Since 2000, there has been a considerable effort in Turkish cinema to come to terms with the militaryâ€™s intervention in politics and subsequent national trauma. It has resulted in an outpouring of cinematic texts. This book focuses on women and Turkish cinema in the context of gender politics, cultural identity and representation.
The central proposition of this book is that enforced depolticisation introduced after the coup is responsible for uniting feminism and film in 1980s Turkey. The feminist movement was able to flourish precisely because it was not perceived as political or politically significant. In a parallel move in the films of the 1980s there was an increased tendency to focus on the individual, on womenâ€™s issues and lives, in order to avoid the overtly political.
Women and Turkish Cinema provides a comprehensive view of cinemaâ€™s approach to women in a country which straddles European and Middle Eastern cultural conceptions, identities and religious values and will be an invaluable resource for students and scholars of Film Studies, Gender Studies and Middle East Studies, amongst others.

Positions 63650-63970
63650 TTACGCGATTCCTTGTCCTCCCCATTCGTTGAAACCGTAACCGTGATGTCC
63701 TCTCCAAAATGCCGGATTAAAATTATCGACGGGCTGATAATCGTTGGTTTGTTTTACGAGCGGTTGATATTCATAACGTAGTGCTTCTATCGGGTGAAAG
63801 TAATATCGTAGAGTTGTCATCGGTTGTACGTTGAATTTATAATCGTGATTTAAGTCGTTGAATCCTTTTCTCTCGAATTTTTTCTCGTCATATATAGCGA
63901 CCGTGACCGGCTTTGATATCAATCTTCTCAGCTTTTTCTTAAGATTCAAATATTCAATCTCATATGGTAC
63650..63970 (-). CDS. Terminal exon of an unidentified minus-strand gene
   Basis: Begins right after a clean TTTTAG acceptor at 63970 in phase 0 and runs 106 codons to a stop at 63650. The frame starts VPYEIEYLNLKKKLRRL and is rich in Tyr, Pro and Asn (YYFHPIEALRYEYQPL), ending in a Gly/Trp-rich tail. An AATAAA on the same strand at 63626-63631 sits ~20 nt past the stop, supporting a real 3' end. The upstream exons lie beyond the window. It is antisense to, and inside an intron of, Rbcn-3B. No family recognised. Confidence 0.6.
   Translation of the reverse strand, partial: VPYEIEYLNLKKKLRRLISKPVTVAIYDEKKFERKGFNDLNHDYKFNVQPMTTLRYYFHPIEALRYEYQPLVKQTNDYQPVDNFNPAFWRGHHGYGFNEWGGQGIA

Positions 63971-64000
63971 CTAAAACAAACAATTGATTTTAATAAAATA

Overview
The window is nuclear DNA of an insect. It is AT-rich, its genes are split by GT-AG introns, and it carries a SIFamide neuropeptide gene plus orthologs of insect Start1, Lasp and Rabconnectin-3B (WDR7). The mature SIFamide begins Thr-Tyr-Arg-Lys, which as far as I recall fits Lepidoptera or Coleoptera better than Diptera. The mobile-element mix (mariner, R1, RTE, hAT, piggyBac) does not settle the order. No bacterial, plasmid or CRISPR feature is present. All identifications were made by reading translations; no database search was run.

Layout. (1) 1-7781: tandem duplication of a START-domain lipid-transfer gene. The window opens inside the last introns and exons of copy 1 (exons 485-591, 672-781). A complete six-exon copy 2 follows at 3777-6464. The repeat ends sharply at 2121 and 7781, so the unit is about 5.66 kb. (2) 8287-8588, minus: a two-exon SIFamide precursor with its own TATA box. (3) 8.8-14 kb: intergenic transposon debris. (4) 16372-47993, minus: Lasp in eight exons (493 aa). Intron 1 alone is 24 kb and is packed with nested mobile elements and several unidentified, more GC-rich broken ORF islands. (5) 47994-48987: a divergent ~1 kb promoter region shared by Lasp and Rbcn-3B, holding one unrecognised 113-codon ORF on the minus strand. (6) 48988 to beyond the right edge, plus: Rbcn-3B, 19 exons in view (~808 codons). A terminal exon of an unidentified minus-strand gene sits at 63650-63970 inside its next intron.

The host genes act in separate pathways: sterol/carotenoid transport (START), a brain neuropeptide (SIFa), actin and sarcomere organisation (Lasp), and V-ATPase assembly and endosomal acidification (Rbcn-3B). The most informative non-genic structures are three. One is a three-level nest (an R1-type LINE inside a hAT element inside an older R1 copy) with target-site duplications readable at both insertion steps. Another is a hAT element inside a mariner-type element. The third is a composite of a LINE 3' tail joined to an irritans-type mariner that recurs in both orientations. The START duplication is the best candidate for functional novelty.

Table of Contents
Introduction 1. Women of Turkey: Feminism and the 1980s Womenâ€™s Movement 2. Historically Framing Women and Turkish Cinema 3. Representing Career Women 4. Representing Female Desire and Subjectivity 5. Representing Prostitution 6. Representing Widowhood and Sexuality7. Women and New Turkish Cinema 8.Conclusion
Dr. Atil Eylem Atakav is Lecturer in Film and Television Studies at the University of East Anglia. She is the editor of Directory of World Cinema: Turkey (2012). She is currently working on two co-edited collections Women and Contemporary World Cinema and From Smut to Soft Core:ã€€1970s and World Cinema. She is on the editorial board of Sine/Cine: Journal of Film Studies. She teaches Women, Islam and Media; Women and Film and World Cinemas modules at UEA. Her current research interests are on the representation of â€˜honourâ€™ based violence in the media. She writes regularly on issues around gender and womanhood for the Huffington Post (UK) and for her co-authored (with Melanie Williams) blog on womenâ€™s cinema: Auteuse Theories.